Systematic Process Intensification of Gas Separation, Conversion and Storage
- View All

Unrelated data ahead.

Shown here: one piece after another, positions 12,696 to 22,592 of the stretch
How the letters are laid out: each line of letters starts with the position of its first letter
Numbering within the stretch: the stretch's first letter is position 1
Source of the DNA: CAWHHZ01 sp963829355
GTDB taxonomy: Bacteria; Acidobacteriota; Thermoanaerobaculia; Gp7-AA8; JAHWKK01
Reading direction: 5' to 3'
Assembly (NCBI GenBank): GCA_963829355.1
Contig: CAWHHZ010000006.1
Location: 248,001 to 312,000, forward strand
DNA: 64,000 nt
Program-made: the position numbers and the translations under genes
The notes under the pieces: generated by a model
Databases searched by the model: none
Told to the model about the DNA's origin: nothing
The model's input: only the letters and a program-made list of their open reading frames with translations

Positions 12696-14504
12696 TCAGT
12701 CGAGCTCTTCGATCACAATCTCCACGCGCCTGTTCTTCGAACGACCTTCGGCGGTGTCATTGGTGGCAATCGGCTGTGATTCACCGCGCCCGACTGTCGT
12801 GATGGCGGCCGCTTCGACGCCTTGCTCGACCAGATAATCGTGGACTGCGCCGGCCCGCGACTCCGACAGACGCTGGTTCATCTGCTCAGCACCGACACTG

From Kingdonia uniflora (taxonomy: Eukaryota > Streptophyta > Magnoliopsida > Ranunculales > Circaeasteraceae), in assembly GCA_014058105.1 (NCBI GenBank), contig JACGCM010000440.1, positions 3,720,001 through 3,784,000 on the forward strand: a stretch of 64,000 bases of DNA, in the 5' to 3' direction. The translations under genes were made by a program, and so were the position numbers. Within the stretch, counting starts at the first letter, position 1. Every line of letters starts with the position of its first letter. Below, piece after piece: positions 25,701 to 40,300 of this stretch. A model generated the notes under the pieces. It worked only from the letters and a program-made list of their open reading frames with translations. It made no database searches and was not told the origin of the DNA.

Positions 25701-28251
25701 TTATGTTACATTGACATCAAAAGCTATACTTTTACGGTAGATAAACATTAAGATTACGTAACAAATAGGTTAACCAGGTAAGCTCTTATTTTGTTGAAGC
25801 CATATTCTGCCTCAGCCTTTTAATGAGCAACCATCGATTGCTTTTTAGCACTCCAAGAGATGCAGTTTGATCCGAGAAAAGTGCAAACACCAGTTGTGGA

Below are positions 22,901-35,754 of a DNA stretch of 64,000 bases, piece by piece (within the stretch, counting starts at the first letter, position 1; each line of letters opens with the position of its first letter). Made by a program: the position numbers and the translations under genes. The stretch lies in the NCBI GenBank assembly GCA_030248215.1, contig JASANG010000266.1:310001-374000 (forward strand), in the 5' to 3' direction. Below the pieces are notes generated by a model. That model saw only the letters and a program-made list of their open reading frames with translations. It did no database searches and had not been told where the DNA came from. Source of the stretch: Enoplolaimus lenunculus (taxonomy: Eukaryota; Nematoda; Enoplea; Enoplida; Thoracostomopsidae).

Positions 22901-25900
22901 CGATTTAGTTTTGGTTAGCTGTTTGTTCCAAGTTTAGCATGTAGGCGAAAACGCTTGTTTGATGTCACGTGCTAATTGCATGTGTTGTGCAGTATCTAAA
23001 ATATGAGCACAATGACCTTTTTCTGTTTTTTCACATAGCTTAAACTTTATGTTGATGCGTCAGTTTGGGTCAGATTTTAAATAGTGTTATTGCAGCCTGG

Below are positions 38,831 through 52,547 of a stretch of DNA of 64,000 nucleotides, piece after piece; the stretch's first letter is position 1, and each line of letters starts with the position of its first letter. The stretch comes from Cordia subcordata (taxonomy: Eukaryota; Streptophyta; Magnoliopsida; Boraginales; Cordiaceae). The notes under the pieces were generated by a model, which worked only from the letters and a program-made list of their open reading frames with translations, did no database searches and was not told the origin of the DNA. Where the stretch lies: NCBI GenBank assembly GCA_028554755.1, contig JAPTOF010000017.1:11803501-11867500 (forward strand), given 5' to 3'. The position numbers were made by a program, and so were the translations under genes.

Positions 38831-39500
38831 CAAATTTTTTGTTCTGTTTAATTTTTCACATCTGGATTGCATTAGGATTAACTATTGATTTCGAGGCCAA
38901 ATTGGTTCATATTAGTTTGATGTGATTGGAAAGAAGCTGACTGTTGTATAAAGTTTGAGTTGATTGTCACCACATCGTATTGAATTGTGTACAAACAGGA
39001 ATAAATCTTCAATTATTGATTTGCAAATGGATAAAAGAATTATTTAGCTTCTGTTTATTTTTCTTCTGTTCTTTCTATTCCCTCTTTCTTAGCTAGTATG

Process intensification involves the combination of reaction, separation and other operations in a single unit, which leads to substantially smaller, cleaner, safer, and more energy-efficient technologies. This proposal aims to develop a new unified process synthesis and intensification approach for optimizing the conversion, separation and storage of industrially-important gases. There is presently a lack of systematic methods for the identification of intensification opportunities in process operations and for the synthesis of optimal intensified processes at the flowsheet level. The proposed approach can potentially have a significant impact on the development of clean and sustainable energy technologies as well as on retrofitting existing chemical processes to make them more energy efficient and economical. The PI plans to demonstrate the efficacy of the new technique by developing a single-step separation and storage technology for natural gas from conventional and unconventional sources, and a combined carbon dioxide capture, conversion, and hydrogen storage technology. This project aims to develop a systematic methodology for combining process design with process intensification within a single optimization-based framework. The objective is to make significant contributions in three distinct areas of process systems engineering: process intensification, design of gas separation systems, and development of efficient optimization methods. The integration of synthesis and intensification along with the use of building blocks that capture both process activities and flows will allow the efficient identification, automated generation, and incorporation of all plausible intensification alternatives in a single flowsheet. The technique employs a new mixed-integer nonlinear optimization algorithm for process intensification and global optimization, and a framework which pertains to material screening and intensification for combined separation, conversion and/or storage of process gases. The approach will not be specific to gas processing and could be applied to integrated design and intensification of a broad spectrum of chemical process. The proposed educational and outreach activities include training of graduate students, developing research experiences for undergraduate students, developing a new graduate-level course, participation of the PI in a high school summer camp, and engaging women and minority students in process intensification research through the Louis Stokes Alliances for Minority Participation program.